Many change detection methods are being utilized in this project to identify areas of change over time and characterize landscape dynamics. These methods include:
- Channel/Scene Integration: Near-infrared channels (e.g., channel 4 of Landsat TM) from scenes of different periods composited as a qualitative method of assessing regional change.
- Multidate Composite: Multiscene data stack representing different time periods used as the input or feature set for an unsupervised classification for defining change and no-change spectral clusters.
- Principal Components Analysis: Change is assessed through the derivation of eigenvectors that relate spectral channels from scenes collected at different time periods to generate components, and eigenvalues that indicate the percent variance associated with each of the defined components.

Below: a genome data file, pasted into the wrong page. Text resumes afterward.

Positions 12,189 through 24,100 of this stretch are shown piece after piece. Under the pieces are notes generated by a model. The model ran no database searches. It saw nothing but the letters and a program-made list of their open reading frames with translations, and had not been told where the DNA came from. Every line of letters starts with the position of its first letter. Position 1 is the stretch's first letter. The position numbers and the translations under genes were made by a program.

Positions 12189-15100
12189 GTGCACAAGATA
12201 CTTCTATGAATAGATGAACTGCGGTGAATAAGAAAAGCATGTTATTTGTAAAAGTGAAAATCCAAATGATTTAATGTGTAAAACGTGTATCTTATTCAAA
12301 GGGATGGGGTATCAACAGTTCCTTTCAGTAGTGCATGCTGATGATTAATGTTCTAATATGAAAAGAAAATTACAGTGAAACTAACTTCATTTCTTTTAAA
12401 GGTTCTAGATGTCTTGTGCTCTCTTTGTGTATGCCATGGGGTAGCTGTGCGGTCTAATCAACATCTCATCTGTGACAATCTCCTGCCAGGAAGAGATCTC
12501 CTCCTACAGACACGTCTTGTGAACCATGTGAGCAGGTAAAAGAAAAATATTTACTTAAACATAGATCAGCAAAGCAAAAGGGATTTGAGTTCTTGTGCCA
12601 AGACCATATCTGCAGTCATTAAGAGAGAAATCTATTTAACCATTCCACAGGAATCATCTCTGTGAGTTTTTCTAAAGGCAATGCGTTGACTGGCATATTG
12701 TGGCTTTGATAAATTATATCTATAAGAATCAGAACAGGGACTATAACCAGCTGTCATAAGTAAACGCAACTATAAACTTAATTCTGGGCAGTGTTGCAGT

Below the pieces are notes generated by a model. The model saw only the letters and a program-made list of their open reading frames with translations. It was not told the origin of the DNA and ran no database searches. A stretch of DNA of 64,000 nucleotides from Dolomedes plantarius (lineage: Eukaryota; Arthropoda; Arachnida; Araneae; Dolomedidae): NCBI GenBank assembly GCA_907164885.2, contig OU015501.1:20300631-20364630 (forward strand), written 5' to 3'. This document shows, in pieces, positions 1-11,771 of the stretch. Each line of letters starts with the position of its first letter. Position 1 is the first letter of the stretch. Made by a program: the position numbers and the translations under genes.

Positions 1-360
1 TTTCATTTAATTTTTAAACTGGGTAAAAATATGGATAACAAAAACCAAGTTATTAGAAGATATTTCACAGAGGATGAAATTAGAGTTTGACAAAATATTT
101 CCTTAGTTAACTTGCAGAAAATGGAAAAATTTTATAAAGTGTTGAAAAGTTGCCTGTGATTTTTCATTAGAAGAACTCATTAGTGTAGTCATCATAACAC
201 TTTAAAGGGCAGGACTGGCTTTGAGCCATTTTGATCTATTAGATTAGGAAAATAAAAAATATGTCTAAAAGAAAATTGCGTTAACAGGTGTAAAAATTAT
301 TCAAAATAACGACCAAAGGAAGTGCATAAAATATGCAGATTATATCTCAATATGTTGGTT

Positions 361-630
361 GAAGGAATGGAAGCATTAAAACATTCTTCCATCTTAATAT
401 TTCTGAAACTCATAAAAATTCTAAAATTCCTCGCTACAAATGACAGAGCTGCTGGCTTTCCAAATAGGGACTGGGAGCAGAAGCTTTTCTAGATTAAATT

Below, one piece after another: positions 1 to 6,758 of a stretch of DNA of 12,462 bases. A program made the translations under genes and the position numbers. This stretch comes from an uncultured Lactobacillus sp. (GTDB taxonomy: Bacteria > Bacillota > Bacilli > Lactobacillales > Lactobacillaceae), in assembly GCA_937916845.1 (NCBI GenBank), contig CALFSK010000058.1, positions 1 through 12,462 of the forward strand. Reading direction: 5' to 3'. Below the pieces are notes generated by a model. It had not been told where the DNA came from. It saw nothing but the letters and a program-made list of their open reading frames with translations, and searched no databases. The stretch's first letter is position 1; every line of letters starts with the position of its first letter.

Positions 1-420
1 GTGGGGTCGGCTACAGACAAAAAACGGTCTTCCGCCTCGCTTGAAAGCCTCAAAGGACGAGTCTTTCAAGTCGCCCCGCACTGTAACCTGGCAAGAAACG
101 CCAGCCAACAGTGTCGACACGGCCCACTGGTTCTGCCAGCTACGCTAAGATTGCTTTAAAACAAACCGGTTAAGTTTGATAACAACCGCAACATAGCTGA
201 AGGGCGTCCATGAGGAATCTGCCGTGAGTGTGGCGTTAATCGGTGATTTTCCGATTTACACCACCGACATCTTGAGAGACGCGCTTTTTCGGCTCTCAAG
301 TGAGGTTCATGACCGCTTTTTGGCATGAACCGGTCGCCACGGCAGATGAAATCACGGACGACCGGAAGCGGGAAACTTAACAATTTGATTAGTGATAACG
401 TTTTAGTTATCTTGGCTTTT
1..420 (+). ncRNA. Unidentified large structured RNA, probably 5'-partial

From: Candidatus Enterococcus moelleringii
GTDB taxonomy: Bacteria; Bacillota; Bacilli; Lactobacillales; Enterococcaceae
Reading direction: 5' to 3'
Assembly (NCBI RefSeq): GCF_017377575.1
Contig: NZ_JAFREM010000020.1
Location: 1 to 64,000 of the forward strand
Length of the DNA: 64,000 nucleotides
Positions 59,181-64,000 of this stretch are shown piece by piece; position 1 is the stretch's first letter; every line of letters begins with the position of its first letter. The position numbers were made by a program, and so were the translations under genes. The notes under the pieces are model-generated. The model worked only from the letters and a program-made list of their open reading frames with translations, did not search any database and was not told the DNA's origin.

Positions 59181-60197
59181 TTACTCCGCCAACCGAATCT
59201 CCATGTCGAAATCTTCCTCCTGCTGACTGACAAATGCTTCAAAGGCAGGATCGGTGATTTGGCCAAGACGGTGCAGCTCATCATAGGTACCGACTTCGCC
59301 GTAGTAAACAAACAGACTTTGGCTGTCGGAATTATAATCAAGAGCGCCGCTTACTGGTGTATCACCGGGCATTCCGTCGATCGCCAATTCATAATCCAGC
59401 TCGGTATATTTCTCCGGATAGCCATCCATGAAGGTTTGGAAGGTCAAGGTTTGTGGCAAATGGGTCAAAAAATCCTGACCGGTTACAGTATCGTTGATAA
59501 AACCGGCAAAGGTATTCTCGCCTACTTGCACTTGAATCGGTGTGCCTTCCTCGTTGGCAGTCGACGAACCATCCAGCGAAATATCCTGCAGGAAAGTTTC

- Image Algebra: Two channels of the same spectral region and wavelengths for two different time periods are ratioed, and image differencing is achieved by subtracting the spectral responses of one date from that of the other.
- Binary Mask: Uses a multidate image composite recoded into a binary mask consisting of areas, which have changed and not changed between two dates.
- Post-Classification: Classification of two scenes from different dates assessed on a pixel-by-pixel basis and reported through a change matrix.
Change trajectories are also being implemented. Change trajectories are analogous to panel data analysis in which survey responses are mapped over time through multiple observations. However, here the unit of observation is the pixel, and its “life history” is constituted by the values derived from the component images of a satellite time-series.